“You cannot possibly make the case that discrimination is inherently reprehensible when it’s going on in government programs,” Scott says. “If you can discriminate in a government-funded program, how can we tell a devoutly religious man down the street what he can’t do with his own money? In essence, you lose your moral authority to enforce any civil rights laws.”

Rabbi Saperstein paints a picture from a taxpayer’s point of view.

“No one should pay their tax dollars only to have the government turn that money over to a for-profit or nonprofit entity that would bar that very taxpayer from employment in that government funded program because of that taxpayer's race, religion, national origin, gender, ethnicity, disability, age, sexual orientation,” Saperstein said at the press conference last month. “That is morally wrong.”

Rev. Lynn agrees.

“This is a staggeringly important civil rights issue to be ignored now for two full years,” he says, adding that it affects people who are nonbelievers, minority religious groups, and the entire LGBT community.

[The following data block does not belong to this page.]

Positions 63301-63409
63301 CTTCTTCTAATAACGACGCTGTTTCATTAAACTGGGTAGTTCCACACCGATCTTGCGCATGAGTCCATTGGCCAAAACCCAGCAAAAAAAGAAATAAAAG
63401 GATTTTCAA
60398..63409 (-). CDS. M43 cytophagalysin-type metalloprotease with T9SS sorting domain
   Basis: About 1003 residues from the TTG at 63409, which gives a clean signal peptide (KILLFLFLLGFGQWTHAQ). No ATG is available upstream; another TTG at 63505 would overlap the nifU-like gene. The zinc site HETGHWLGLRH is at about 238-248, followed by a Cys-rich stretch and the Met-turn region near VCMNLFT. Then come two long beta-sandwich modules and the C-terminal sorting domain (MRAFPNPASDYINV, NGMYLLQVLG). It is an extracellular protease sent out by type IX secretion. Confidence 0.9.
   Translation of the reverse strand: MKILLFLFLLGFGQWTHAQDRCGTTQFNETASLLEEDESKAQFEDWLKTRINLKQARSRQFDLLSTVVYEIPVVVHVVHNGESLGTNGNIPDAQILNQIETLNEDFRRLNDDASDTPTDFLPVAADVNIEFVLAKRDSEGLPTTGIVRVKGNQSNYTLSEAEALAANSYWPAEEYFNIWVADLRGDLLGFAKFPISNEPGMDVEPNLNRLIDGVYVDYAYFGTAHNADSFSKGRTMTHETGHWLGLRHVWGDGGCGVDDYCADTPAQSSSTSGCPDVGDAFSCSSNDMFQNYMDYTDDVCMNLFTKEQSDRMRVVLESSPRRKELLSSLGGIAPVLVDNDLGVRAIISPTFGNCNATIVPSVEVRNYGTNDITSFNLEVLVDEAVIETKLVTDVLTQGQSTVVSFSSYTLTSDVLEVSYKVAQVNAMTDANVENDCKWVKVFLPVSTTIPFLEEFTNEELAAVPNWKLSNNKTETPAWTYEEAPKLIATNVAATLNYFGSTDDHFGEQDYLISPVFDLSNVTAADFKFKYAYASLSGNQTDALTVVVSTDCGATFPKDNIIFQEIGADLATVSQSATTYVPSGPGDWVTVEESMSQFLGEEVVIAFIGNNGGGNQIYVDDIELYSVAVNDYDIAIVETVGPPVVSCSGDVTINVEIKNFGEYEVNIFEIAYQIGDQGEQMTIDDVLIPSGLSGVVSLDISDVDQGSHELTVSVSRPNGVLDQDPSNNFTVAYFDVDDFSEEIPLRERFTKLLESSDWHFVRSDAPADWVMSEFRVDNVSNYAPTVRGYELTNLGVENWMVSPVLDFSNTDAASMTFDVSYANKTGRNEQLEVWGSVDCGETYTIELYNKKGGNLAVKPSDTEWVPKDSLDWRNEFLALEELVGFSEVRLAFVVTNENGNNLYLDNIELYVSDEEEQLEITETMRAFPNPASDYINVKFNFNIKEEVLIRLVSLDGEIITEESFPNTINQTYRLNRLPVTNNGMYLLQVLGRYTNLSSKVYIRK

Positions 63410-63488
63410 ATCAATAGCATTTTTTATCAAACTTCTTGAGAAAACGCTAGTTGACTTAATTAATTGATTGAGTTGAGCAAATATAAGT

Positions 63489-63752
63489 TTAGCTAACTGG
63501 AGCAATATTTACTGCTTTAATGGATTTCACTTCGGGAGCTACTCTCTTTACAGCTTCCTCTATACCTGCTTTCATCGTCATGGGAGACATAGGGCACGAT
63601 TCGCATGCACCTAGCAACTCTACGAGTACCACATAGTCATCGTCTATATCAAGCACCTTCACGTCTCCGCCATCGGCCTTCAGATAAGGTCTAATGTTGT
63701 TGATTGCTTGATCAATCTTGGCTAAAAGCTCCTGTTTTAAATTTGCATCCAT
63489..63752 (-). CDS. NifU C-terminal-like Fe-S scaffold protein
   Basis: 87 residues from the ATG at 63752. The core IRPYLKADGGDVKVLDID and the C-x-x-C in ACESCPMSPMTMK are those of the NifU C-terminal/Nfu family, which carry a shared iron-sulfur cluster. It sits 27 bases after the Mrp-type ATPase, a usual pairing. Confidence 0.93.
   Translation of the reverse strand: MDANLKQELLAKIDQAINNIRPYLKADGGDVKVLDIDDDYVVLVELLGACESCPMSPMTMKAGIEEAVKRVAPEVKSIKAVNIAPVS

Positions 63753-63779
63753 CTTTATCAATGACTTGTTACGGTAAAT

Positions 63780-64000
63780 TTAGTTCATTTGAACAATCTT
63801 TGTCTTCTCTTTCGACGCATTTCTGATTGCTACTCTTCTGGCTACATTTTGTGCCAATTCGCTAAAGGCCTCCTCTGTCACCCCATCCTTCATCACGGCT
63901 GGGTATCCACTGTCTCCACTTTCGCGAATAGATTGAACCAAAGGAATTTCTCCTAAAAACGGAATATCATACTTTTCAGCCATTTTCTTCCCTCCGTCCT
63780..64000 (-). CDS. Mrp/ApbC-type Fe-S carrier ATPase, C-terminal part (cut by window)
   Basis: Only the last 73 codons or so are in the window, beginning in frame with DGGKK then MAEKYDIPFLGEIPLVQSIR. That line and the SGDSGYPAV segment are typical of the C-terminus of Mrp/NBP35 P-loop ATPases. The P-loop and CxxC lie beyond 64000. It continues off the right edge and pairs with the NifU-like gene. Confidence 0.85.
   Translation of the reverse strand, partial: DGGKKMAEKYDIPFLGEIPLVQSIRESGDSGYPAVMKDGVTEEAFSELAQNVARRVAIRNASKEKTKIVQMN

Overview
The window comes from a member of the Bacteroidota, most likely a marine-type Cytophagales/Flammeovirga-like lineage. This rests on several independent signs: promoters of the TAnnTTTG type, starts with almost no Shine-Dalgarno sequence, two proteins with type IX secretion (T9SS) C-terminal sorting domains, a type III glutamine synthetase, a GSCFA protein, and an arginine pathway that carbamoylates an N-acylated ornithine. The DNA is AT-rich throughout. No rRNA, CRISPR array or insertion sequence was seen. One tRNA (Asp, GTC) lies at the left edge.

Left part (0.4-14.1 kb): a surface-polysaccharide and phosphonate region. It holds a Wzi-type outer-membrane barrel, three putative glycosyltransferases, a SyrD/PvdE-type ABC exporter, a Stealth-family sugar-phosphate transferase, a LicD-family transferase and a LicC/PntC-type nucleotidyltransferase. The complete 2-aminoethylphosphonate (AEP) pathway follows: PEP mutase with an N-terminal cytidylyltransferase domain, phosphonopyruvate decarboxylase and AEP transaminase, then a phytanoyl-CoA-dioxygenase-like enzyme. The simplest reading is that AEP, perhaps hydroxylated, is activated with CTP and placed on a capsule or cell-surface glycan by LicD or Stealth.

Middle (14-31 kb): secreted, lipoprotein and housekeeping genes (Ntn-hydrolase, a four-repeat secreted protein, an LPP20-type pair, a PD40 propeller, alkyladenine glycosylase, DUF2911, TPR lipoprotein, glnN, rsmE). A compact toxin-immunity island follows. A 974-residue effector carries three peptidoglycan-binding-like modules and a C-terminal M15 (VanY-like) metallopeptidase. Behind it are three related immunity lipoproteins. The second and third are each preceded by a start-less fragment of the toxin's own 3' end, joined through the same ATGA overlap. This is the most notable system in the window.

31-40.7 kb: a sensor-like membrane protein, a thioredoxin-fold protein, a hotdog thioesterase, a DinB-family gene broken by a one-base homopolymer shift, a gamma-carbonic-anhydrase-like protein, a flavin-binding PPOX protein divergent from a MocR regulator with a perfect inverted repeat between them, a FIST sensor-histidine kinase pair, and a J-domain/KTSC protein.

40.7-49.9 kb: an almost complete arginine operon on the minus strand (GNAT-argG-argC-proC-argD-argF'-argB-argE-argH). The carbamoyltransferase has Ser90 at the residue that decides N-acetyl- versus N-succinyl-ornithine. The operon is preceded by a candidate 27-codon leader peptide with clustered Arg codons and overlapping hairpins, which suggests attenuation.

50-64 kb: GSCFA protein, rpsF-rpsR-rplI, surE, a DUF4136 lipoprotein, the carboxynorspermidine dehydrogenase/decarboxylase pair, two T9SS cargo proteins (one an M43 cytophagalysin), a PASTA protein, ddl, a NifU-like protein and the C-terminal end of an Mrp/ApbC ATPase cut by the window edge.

But he says the administration has shown no urgency in addressing the topic, despite the fact that administration officials have repeatedly been engaged on the matter by a broad section of labor leaders, civil rights groups, and progressive religious groups since as far back as Obama’s transition into office.

“This is like a turtle stuck on tar,” Lynn says. “This is not rocket science, this is not getting out of Afghanistan, this is not reforming health care in America. This is a very simple thing: You should not give people money – even religious people money – if they will not hire people based on the quality of their work. If they’re going to apply a religious litmus test, they shouldn’t get a dime.”